Tuesday, June 10, 2014

Chief of German Financial Regulatory Authority Urges Orderly Resolution Regime for Derivatives Central Counterparties

While investors tend to be at a disadvantage to providers of financial products and thus need the protection of an appropriate regulatory framework, noted Dr. Elke König, President of the German Federal Financial Supervisory Authority (BaFin),  investors have the right to invest in risky instruments and should not be spoon feed by regulators. In remarks at the agency’s annual conference in Frankfurt am Main, the BaFin chief said that regulators cannot cocoon consumers and investors and ring-fence or prohibit all offerings that are even slightly risky. Dr. König emphasized that anyone who takes away the right of private investors to invest their money in risky assets encroaches on their individual freedom to an unreasonable degree and harms competition. 

Regulators must keep this in mind, even when they are discussing how to regulate the unregulated parts of the financial  markets, said BaFin’s President. But she hastened to add that the market as it stands is by no means over-regulated. In fact, a number of important regulatory steps still have to be taken. For example, the requirement to clear standardized OTC derivatives through central counterparties has not solved everything, she observed, what is logically now needed is a regulatory framework for the orderly resolution of central counterparties.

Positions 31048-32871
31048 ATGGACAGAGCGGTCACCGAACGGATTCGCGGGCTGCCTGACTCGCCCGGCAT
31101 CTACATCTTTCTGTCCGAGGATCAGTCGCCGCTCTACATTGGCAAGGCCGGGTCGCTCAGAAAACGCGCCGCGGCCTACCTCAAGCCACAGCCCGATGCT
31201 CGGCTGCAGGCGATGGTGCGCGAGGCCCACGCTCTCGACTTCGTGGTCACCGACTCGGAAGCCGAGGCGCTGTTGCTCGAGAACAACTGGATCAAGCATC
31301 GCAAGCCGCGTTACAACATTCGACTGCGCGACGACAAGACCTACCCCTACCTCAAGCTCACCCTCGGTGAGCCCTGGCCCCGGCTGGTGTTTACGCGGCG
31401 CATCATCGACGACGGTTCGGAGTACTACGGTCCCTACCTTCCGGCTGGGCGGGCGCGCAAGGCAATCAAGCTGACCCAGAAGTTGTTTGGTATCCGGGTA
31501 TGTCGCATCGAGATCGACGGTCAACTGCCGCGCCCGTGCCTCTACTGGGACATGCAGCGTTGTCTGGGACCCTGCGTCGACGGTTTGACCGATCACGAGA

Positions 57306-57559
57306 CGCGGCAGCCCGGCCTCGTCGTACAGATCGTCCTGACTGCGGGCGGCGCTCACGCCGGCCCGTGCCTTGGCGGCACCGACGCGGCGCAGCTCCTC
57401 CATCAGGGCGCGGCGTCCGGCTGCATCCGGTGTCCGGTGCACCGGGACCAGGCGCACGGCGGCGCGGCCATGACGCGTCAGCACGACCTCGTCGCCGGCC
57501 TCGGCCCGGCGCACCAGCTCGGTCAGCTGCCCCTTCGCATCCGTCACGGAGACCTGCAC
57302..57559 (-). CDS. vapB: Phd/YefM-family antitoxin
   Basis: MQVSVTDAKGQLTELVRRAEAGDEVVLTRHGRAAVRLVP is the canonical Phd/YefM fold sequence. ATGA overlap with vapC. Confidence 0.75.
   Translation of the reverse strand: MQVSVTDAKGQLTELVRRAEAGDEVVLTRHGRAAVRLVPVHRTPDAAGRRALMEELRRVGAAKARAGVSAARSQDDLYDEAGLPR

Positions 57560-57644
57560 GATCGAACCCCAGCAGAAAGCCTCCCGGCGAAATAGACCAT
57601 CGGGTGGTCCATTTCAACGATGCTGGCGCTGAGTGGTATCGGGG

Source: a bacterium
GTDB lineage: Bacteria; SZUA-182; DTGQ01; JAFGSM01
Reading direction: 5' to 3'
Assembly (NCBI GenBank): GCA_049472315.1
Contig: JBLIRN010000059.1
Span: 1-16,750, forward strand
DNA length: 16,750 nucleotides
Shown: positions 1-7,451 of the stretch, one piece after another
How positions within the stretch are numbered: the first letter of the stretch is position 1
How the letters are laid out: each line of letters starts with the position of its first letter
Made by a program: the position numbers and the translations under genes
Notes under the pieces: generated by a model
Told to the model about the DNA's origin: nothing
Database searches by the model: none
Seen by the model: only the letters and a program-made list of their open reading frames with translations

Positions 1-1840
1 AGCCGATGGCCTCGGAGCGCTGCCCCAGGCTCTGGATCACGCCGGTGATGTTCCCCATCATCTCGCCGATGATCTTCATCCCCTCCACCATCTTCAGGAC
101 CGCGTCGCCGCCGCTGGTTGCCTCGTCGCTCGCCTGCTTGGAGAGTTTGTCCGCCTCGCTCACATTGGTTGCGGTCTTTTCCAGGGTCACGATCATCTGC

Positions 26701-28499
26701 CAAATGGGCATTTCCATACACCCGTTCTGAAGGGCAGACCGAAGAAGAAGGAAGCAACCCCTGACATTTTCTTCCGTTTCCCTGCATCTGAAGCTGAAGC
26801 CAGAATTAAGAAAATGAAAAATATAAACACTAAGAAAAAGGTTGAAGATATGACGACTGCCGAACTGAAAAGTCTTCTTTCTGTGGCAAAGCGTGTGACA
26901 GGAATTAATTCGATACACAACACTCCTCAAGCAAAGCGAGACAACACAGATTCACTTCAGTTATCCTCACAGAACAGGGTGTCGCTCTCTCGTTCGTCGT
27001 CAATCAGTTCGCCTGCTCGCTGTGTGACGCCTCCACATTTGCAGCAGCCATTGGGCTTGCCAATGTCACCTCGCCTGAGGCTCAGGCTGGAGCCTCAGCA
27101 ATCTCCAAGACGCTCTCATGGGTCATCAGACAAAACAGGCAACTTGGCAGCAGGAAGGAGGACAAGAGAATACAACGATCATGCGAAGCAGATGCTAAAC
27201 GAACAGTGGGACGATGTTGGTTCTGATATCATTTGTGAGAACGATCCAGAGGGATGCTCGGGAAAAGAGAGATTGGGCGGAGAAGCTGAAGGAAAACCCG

BaFin’s President also emphasized the importance of creating a cross-border resolution regime for systemically important financial institutions. She noted that the European Union has already laid the foundation for such a regime. The flaw she sees is its scope: If the goal is to abolish the de facto state guarantee for systemically important financial institutions, she reasoned, policy makers and regulators must design a global resolution regime that is effective cross-borders

Similar to investor protection, financial stability is a question of the right amount of regulation. 
What is needed here is a regulatory framework that protects the public good of financial stability and mitigates the destructive forces of a crisis, explained Dr König, adding that at the same time market participants must be given enough room to innovate and do business.